Creature is best feature of SF Ballet’s ‘Frankenstein’

Vitor Luiz, as the Creature, has the best part in San Francisco Ballet’s “Frankenstein.” (Courtesy Erik Tomasson/ San Francisco Ballet)

The best parts of San Francisco Ballet’s “Frankenstein” are well known from monster movies: when the Creature comes to life, and when he angrily confronts his maker.

Vitor Luiz, as the Creature, has the best, most dynamic, role in British choreographer Liam Scarlett’s full-length ballet, a co-commission with the Royal Ballet onstage at the War Memorial Opera House in its local opening.

Yet a good deal of the nearly three-hour piece, based on Mary Shelley’s Gothic classic (perhaps it’s not so widely read in the U.S.?), is almost snooze-worthy.

Scarlett hasn’t come up with edgy or original movement to depict the back story of Dr. Victor Frankenstein and his family in the ballet’s opening scenes — too many filled with superfluous groups. (The corps, typically appealing, adds little to the proceedings.)

And although it’s powered by the company’s always superlative production values — lights by David Finn, projections by Finn Ross, cool script graphics by Gregory Mislin — “Frankenstein,” which premiered in London in 2016, mostly doesn’t feel fresh or new.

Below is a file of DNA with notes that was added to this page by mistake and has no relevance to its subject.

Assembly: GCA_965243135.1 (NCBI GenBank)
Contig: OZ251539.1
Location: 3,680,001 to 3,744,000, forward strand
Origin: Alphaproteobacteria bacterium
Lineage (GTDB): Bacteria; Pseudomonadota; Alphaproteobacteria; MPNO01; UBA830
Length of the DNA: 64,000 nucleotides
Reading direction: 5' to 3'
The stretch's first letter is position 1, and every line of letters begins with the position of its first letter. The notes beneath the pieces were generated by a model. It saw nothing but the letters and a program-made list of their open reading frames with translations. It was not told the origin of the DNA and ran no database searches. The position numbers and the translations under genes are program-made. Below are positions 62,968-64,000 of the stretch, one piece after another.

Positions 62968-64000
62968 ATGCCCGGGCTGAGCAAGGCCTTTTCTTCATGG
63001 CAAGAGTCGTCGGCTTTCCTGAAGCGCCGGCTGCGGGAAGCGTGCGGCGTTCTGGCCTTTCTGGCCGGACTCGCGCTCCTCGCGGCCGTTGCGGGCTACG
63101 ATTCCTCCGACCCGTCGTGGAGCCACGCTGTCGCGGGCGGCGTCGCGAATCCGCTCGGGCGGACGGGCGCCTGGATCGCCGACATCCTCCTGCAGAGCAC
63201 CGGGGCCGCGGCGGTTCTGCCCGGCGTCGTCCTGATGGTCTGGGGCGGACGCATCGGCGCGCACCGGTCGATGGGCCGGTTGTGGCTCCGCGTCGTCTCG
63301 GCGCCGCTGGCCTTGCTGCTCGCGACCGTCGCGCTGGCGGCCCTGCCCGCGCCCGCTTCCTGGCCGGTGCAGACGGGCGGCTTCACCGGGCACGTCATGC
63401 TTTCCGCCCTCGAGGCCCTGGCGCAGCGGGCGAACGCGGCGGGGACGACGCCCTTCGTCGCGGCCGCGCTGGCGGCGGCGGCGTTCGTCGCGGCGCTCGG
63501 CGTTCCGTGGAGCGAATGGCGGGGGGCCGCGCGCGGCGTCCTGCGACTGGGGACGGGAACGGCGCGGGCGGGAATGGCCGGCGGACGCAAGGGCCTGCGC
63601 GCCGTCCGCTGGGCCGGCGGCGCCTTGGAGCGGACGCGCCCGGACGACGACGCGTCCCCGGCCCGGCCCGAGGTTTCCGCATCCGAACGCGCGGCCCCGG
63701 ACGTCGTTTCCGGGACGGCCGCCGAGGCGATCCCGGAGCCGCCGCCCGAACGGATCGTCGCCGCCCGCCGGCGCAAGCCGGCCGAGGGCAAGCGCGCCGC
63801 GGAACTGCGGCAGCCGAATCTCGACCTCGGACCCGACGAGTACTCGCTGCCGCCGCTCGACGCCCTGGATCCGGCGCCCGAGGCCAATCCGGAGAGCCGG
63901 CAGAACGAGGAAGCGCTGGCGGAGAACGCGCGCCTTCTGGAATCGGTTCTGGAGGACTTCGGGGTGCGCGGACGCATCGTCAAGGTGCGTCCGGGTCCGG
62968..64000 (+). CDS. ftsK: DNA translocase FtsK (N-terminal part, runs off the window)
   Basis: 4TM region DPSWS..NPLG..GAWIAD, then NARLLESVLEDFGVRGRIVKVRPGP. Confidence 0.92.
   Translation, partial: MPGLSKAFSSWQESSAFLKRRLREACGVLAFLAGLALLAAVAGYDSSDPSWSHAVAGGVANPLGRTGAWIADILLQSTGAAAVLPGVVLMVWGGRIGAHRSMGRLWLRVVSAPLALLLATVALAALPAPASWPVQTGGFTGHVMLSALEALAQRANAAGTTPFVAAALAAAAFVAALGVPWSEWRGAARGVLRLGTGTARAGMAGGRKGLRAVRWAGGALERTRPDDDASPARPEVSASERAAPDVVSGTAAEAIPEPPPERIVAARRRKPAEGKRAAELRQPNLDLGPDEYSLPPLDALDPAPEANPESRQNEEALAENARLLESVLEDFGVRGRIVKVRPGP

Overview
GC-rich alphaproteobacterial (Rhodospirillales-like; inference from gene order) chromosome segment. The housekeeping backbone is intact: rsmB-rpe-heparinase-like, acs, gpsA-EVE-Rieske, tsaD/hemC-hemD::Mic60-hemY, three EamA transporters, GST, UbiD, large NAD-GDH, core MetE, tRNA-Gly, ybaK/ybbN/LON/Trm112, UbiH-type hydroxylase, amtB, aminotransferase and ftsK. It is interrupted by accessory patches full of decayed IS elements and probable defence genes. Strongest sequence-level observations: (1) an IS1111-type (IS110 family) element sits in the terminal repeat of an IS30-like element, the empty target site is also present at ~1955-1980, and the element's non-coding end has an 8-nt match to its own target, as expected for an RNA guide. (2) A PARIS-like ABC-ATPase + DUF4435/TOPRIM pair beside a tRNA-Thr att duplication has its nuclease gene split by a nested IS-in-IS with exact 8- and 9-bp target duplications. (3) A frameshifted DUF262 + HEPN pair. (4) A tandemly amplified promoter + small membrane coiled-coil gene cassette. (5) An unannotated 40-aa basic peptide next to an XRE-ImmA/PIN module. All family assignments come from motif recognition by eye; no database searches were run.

Lowell Liebermann’s classic, melodic score, which crescendos at appropriately dramatic moments, is fine, as are the lead dancers.

Joseph Walsh skillfully and adeptly communicates Victor’s ups and downs, and Frances Chung, the company’s most joyous dancer, is lovely as his sweetheart and wife, Elizabeth. They’re pretty and competent, in not incredibly interesting, and too numerous, duets.

The excellent Angelo Greco, as Victor’s friend Henry, is nicely showcased in a few action-packed moments, as is young Max Behrman-Rosenberg as Victor’s little brother, who meets his end at the hands of the monster.

Perhaps John Macfarlane’s set design is what’s most exciting about the show: Scenes in the anatomy theater, where medical students dissect bodies and where an electric current from a huge contraption jolts a dead body to life, are thrilling. They’re just too few.

REVIEW
Frankenstein
Presented by San Francisco Ballet
Where: War Memorial Opera House, 301 Van Ness Ave., S.F.
When: 8 p.m. Feb. 24-25, 2 p.m. Feb. 26
Tickets: $25 to $375
Contact: (415) 865-2000, www.sfballet.org

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